Altoona Mirror, February 15, 2001, Page 10

Publication: Altoona Mirror February 15, 2001

Altoona Mirror (Newspaper) - February 15, 2001, Altoona, Pennsylvania Page Alo ■ Altoona Mirror 9TH DISTRICT RACE Thursday, February 15, 2001 RACE / Bylaw ambiguity (Continued from Page Al) Some observers have said he did it to give his son Bill an edge in becoming his successor. Shuster said no, and other observers agree that getting the nomination through the party rather than a regular primary is actually harder for Bill, who has never run for office. Earlier. Geist called for Shuster to rescind his resignation, but Shuster ignored the suggestion. Whatever the reasons the congressman touched off the turmoil to replace him. people need to get past the acrimony, said Geist, who’d like to be peacemaker. The Republican nominee to be named Saturday will need all the Republican help he can get, including the help of those who support his rivals, Geist believes. And candidates for a variety of other offices, including City Council, will need help winning their elections, he said. “All I want to do is make sure all the people in my district get back together,” he said. “You don’t win elections without a strong committee, at least in Blair County.” People need to keep in mind an old Pennsylvania Dutch adage: Make sure you keep your words warm and soft because someday you may have to eat them, he said. But even with the cold and harsh words spoken recently, there’s hope for reconciliation, he thinks. “There’s always room for reasonable people to get along," Geist said. The politicians will need to get over the bitterness for the good of the community, said Wade Kagarise, an Eichelberger supporter and a member of the Blair County Republican Executive Committee. He’s only 28, but he’s been in politics long enough to realize that sometimes you have to work alongside people you don’t necessarily hit it off with, he said. One potential gesture of peace is the plan by Eichelberger supporters not to pursue a resolution to the court case, now moot, after the Shuster supporters won a preliminary injunction forcing the pro-Eichelberger    Executive Committee to defer delegate selection to the full County Committee. It’s in nobody’s interest to resolve that case now, Kagarise said. On Wednesday, Mike Long, an aide to Shuster supporter Jubelirer, said Eichelberger tried to exploit his role as chairman of Blair County’s Republican Executive Committee to stack the county delegation, but it backfired. Eichelberger and Vice Chairman Dan Beck denied in court Tuesday that they stacked the deck to Eichelberger’s advantage. Nevertheless, Long said the alleged failed attempt alienated many of the people on the overall committee, helping to contribute to his losing to Shuster 18 of 28 delegates that once seemed a lock, Long said. It was almost as if he was taking advice especially designed to sabotage his chances, Long said. “He used a heavy hand and dictator-like practices to control the procedure,” Long said. “There was clearly a backlash among his own committee members.” There was no manipulation, countered Wade Kagarise, Executive Committee member and Eichelberger supporter. Eichelberger wasn’t manipulating the Executive Committee and the committee wasn’t manipulating the selection of delegates to favor Eichelberger — who laid aside his chairmanship for delegate selection, Kagarise said. Rather, Executive Committee members were acting on their own and trying to do the right thing, Kagarise said. Eichelberger not only tried to commandeer all the county’s votes by using the Executive Committee, he tried to keep reporters out of the meeting Tuesday, fought in court the attempt to open the voting to the whole committee and tried to get the executive committee installed as delegates in a block even after losing the court case, Long said. I “It’s hard to imagine a chain of events that could do more harm <han that he himself undertook,” Long said. “Bill Shuster couldn’t have planned to hurt him more.” Eichelberger didn’t help himself a couple of months ago by criticizing Shuster on “60 Minutes.” Committee members would have understood his personal problems with Shuster but not sharing them with a national audience when he is chairman of the congressman’s party back in the home district, Long said. Eichelberger also did •himself no favors by criticizing Shuster’s obtaining of money for the Bedford County Airport, especially when that airport has helped make that county a state leader in industrial job growth, Long said. The Executive Committee was acting according to its understanding of the legalities of the case for delegate selection, Kagarise said. Blair County Republican Party bylaws are ambiguous and unreliable on delegate selection because they use imported language from the State Committee bylaws that don’t make sense in a county con- ^    4 text, Kagarise said. The relevant passage says: “In the event of a vacancy occurring on the Republican ballot in any electoral district composed of more than one county, but less than state-wide, the vacancy shall be filled by conferees selected by the County Committees of the respective counties.” It doesn’t make sense to talk about multiple counties when the application only is to Blair, said Kagarise, Blair County assistant district attorney. Asked what’s the big deal about a simple plural, he said lots of little things cause big problems in legal documents. Because of the county bylaw ambiguity, the Executive Committee consulted the State Committee bylaws, which state: “The vacancy shall be filled by conferees selected by the County Committees of the representative counties or their duly accredited representative.” The state bylaws don’t specify how the county committees are to select those conferees, and the county bylaws don’t specify either, which runs counter to typical legal language in which the higher body authorizes and the lower one lays out how to do it, Kagarise said. Therefore, the Executive Committee discarded the clauses about the committee as a whole choosing the delegates and seized upon the second clause in the state bylaws, the one about selection by the “duly accredited representative.” That would be the chairman, Eichelberger, he said. But as a candidate, Eichelberger had a conflict of interest and besides, he had promised to step aside. So the committee went the next logical step, choosing Vice Cham Dan Beck — who happens to be an Eichelberger supporter. “I think we felt we were constrained by the rules to make the decision we made,” Kagarise said. “We never meant to disenfranchise any county committee people.” Still, not all the rank-and-file committee people understood, he said. Tuesday’s vote showed that. Subtract the 17 votes for the pro-Eichelberger Executive Committee and only five rank-and-file committee members supported Eichelberger’s candidacy. The Executive Committee might not have done a good enough job explaining its rationale for taking on delegate selection, Kagarise said. “I know they [the rank and file] didn’t feel comfortable in the decision we made,” Kagarise said. “They wanted to have a say in what happened.” And after all, he doesn’t blame them for wanting that say, he said. Despite the court loss, Kagarise believes that the Executive Committee’s interpretation of the rules was correct. But he conceded it was a close issue all along. “I never said the plaintiffs were off their rockers,” he said. ■ ■■ In a day of victory, Shuster opted not to press his luck and annihilate Eichelberger’s candidacy by pressing for a winner-take-all vote, even after he found he had the backing of the majority on a vote to make the whole Executive Committee part of the delegation. Rather, his supporters went for the proportional vote that led to the split delegation. Shuster had been urging a fair, democratic selection of delegates to the mini-convention and a proportional split fit the bill nicely, Long said. It meant that every committee person’s vote would count, being reflected in the delegation the county would send to Huntingdon, Long said. That was enough. Shuster had fought the party chair, got what he wanted, but after getting it, he didn’t overreach, Long said. In the long run, that will help him, Long thinks. Maybe it was just sensible caution because the anti-Executive Committee vote might not have translated one-for-one into overall support for Shuster, Kagarise said. And maybe committee members would have been less willing to vote for Shuster if they’d known that even with a bare majority, he’d have all the delegates, Kagarise said. Mirror Staff Writer William Kibler can be reached at 949-7038 or bkibler(a)altoonamirror.com. FREE 2-YR. THIS COUPON EXTENDS THE MANUFACTURER’S WARRANTY (Usually SO Days) TO A FULL 2 YEARS FROM ORIGINAL DATE OF PURCHASE PURCHASE OF SM OR MORE PER ITEM REQUIRED • AVAILABLE ONLY ON ITEMS IN A FACTORY SEALED BOX • NOT SUBJECT TO PRIOR SAU • OFFER IS FOR INDIVIDUALS. NOT BUSINESSES EXPIRES 2/28/01 PRESIDENTS BUCKS^H 9 LIMIT I COUPON PER ITEM Coupons not valid on previously reduced merchandise. Reductions taken from regular selling prices. GUARANTEED SAVINGS FROM OUR EVERYDAY LOW PRICES IN EVERY DEPT. 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  • Dan Beck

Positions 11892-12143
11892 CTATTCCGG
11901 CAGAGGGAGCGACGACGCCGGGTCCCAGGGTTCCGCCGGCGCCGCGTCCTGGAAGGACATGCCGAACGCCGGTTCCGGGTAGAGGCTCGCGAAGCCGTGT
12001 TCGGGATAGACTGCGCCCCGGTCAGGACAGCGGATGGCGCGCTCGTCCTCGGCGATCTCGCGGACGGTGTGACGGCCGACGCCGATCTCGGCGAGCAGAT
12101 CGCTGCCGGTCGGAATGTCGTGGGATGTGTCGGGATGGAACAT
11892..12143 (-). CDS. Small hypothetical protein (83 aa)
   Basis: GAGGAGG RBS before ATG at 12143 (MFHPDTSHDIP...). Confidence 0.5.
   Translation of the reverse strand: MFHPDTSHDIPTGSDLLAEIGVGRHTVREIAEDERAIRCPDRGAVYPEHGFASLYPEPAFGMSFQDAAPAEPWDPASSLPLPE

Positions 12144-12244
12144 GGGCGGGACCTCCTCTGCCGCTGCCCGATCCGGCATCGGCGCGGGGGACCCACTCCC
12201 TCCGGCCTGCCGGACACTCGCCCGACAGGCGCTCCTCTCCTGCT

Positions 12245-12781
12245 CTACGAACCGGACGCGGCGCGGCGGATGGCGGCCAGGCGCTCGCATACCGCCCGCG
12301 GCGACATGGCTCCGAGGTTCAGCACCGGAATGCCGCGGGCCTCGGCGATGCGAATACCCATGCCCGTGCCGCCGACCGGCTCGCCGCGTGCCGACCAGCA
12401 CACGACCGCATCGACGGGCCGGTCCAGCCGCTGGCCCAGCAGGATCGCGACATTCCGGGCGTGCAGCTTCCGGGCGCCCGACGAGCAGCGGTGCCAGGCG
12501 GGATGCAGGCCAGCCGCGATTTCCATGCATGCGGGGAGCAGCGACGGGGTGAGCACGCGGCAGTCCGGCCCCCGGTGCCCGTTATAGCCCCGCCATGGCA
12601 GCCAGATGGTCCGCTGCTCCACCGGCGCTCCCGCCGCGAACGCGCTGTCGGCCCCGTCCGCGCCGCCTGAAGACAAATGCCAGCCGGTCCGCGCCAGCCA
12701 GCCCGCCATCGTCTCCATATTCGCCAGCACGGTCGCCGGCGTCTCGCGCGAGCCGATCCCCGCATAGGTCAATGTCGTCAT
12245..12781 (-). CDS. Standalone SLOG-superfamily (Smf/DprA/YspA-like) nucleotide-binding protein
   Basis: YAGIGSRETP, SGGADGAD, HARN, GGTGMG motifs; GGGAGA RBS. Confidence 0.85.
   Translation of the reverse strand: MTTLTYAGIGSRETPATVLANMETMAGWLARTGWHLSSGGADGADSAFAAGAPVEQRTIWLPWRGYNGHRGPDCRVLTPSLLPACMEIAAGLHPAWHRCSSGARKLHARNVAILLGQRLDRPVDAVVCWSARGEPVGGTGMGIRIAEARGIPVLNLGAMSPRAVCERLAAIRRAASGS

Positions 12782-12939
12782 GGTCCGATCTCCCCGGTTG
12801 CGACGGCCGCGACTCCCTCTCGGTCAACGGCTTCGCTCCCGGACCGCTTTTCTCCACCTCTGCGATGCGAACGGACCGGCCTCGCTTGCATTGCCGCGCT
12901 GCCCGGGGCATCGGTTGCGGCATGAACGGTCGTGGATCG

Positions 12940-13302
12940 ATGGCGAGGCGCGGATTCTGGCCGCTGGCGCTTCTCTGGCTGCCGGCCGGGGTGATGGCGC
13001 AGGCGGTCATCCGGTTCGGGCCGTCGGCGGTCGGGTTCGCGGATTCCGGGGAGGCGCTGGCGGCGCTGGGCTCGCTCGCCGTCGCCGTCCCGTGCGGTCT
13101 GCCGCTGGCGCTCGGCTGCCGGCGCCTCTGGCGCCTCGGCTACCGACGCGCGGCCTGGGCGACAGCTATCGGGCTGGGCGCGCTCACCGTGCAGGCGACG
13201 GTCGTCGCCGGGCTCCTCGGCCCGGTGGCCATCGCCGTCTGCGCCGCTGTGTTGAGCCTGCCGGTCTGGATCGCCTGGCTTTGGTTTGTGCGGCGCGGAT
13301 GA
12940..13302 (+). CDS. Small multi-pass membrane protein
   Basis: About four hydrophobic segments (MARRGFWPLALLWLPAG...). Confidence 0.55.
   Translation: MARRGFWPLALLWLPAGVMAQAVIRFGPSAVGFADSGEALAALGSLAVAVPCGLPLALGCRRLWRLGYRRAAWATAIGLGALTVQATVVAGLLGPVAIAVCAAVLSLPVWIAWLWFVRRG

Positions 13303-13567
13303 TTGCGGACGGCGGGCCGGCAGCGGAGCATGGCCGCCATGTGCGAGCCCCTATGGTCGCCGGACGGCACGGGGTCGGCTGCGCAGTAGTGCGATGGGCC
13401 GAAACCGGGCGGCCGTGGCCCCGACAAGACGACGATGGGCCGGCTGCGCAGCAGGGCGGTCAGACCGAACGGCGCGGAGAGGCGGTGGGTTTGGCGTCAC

• Mike Long
  • Wade Kagarise
  • William Kibler

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Publication: Altoona Mirror

Location: Altoona, Pennsylvania

Issue Date: February 15, 2001